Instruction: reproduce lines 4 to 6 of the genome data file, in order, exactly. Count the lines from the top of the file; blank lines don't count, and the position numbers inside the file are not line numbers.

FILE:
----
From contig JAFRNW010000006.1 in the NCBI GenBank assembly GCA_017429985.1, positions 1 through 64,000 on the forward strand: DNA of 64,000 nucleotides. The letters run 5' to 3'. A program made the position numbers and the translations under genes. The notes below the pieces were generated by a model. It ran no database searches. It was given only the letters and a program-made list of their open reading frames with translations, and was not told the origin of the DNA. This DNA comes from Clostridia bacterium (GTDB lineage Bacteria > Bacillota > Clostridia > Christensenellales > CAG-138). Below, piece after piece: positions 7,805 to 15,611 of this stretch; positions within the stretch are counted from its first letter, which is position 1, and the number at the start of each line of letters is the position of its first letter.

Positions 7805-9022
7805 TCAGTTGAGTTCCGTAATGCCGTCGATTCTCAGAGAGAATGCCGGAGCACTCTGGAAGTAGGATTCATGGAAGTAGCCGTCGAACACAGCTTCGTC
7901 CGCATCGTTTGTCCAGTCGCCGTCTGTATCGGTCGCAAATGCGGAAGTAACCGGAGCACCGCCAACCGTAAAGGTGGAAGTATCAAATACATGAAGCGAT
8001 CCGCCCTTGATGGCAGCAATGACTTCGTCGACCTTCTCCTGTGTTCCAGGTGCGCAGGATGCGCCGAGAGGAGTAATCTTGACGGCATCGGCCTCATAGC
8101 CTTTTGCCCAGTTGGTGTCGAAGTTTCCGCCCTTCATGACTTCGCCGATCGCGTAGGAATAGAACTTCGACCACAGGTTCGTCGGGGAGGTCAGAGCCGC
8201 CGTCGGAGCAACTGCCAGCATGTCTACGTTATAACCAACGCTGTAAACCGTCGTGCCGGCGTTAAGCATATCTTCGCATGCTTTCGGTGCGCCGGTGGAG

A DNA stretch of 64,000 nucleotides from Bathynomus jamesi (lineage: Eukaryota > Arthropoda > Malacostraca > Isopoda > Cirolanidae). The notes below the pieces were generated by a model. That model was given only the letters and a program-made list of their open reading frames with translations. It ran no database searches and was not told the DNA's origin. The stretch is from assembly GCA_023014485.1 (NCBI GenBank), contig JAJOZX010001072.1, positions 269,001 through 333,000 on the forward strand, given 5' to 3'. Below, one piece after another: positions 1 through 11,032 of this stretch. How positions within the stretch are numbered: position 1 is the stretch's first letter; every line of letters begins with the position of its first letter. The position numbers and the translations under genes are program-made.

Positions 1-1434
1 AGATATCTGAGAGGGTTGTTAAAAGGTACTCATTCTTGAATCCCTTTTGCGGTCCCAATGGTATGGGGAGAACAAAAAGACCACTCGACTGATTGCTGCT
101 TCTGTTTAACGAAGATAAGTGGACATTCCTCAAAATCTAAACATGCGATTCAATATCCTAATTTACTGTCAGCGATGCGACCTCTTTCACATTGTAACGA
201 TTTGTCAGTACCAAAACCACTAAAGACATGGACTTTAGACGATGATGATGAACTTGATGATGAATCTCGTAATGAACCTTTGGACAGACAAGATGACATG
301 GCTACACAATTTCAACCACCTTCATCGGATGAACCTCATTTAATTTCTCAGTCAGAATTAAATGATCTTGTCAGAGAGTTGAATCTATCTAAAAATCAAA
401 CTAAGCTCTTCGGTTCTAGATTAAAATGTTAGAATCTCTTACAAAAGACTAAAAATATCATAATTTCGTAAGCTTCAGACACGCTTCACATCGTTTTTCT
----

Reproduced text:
7901 CGCATCGTTTGTCCAGTCGCCGTCTGTATCGGTCGCAAATGCGGAAGTAACCGGAGCACCGCCAACCGTAAAGGTGGAAGTATCAAATACATGAAGCGAT
8001 CCGCCCTTGATGGCAGCAATGACTTCGTCGACCTTCTCCTGTGTTCCAGGTGCGCAGGATGCGCCGAGAGGAGTAATCTTGACGGCATCGGCCTCATAGC
8101 CTTTTGCCCAGTTGGTGTCGAAGTTTCCGCCCTTCATGACTTCGCCGATCGCGTAGGAATAGAACTTCGACCACAGGTTCGTCGGGGAGGTCAGAGCCGC